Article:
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The Signs and Symptoms of ADHD in Teenagers

by Amanda Rumble, studioD

Attention deficit hyperactivity disorder, formerly known as attention deficit disorder, is a condition that affects how someone can sit still, pay attention and focus on a task. It is most often diagnosed during childhood, but sometimes it isn't diagnosed until the teenage years. According to WebMD, 8 to 10 percent of children are diagnosed with some form of ADHD, and the condition affects more boys than girls. The signs and symptoms of ADHD are similar in children and teens. ADHD can interrupt a teen's life severely, especially if it is not diagnosed and treated as soon as the signs and symptoms appear.


Teens with ADHD are inattentive. They get bored with repeating the same task over and over again, and they will lose focus quickly. They'll jump from one task to another before the first task is finished, and they tend to lose or forget homework. These teens might also lose or forget objects at both home and school. They might also seem disorganized. These symptoms tend to cause problems in school, since they directly affect learning ability. Since ADHD affects the ability to focus, it also impacts a teen's chances of taking part in clubs and sports.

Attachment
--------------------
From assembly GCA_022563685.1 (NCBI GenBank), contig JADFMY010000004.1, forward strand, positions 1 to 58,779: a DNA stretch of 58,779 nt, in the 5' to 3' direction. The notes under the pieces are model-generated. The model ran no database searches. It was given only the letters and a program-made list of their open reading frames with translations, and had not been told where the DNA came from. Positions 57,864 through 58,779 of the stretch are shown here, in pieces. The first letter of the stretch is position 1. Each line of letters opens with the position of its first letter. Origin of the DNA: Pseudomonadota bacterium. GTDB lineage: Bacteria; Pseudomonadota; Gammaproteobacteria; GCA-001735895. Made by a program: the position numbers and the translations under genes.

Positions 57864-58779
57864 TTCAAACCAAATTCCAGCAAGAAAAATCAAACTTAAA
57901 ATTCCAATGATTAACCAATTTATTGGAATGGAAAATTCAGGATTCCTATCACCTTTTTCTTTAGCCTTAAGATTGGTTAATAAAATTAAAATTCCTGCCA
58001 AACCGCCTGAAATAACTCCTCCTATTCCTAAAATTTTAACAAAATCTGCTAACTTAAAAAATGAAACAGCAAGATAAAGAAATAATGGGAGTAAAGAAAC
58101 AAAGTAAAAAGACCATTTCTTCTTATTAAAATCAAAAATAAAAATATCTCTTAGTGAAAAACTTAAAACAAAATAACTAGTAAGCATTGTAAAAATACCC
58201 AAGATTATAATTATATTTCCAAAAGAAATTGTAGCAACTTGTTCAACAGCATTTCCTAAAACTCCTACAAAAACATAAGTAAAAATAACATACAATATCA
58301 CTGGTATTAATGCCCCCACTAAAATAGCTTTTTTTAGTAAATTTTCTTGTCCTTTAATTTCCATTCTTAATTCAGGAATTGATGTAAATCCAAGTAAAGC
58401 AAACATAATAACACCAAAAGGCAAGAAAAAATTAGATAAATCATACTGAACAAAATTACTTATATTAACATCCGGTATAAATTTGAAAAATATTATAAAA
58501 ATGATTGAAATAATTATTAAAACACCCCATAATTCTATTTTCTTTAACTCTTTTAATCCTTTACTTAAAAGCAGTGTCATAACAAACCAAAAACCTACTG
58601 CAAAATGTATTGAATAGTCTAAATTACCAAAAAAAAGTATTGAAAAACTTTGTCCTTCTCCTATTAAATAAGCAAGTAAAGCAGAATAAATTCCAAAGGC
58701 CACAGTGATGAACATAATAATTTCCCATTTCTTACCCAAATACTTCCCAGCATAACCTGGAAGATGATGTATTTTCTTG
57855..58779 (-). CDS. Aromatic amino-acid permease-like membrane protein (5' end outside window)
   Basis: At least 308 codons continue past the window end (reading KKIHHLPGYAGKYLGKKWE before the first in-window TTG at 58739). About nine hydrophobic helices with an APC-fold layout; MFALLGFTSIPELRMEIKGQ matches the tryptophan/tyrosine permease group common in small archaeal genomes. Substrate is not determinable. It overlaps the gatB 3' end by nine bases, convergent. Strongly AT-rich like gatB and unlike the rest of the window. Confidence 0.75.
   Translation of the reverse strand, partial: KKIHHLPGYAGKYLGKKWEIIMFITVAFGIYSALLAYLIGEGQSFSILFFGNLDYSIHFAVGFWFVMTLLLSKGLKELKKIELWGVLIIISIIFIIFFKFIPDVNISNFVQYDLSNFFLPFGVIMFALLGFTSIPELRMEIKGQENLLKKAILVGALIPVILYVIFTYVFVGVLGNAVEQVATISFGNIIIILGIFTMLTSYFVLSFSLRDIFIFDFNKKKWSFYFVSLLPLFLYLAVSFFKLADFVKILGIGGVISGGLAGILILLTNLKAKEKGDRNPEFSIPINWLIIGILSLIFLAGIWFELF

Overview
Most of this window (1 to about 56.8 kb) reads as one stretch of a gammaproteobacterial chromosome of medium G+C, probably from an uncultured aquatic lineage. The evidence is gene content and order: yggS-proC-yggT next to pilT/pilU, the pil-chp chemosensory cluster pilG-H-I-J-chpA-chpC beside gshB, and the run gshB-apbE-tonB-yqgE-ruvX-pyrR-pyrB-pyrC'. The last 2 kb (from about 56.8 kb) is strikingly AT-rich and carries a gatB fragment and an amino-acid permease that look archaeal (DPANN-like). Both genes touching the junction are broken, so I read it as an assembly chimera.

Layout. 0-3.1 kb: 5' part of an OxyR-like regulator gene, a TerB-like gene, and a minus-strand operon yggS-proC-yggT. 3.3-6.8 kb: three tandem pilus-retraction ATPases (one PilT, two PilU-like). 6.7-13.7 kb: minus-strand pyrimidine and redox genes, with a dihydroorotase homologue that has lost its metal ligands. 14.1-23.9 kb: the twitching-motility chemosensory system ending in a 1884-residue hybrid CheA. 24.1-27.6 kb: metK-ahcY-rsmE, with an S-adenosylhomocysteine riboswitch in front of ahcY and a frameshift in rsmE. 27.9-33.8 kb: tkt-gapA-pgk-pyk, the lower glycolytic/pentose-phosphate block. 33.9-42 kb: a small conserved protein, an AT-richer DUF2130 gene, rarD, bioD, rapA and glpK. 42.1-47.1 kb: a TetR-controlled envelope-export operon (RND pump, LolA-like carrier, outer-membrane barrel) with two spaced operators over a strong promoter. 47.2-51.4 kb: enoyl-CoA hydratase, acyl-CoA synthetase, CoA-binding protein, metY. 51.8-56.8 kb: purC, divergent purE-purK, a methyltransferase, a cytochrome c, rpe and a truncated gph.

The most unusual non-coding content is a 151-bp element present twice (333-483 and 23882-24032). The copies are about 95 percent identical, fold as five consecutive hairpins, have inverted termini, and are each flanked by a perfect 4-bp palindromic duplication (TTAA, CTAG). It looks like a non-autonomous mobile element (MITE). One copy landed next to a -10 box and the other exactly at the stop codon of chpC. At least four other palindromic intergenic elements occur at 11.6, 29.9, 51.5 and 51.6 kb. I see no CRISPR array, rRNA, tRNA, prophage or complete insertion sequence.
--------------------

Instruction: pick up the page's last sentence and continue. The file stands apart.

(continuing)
The most common symptom of ADHD is hyperactivity. Teens with ADHD have problems with sitting still and seem to constantly be "on the go." This can also affect conversation, since the hyperactivity causes teens to interrupt others while speaking and speak when it is inappropriate, such as during class or in the middle of a speech.


Impulsivity causes teens to interrupt others in conversation, speak at inappropriate times or do things that are inappropriate and not completely thought out. This can also lead to angry outbursts, since these teens have problems with emotional overload and express themselves without taking the time to calm down or think about the situation more. According to WebMD, teens with ADHD are twice as likely to get into an accident than teens without since they tend to participate in thrill-seeking behaviors and have poor judgment at times.

Managing ADHD

The American Academy of Pediatrics recommends a combination of behavioral therapy and medication to treat ADHD. These can increase alertness, help focus and lead to better performance in school. Parents can help by keeping a schedule and routine, which allows teens to know what is expected of them and gives clear expectations. It also helps to assist with organizing and completing homework. Parents should also stay calm when disciplining and use effective punishments.

About the Author

Amanda Rumble has been writing for online publications since 2000, primarily in the fields of computing and technology. She holds a bachelor's degree from the University of Buffalo in information technology. Rumble also focuses on writing articles involving popular video games and Internet culture.

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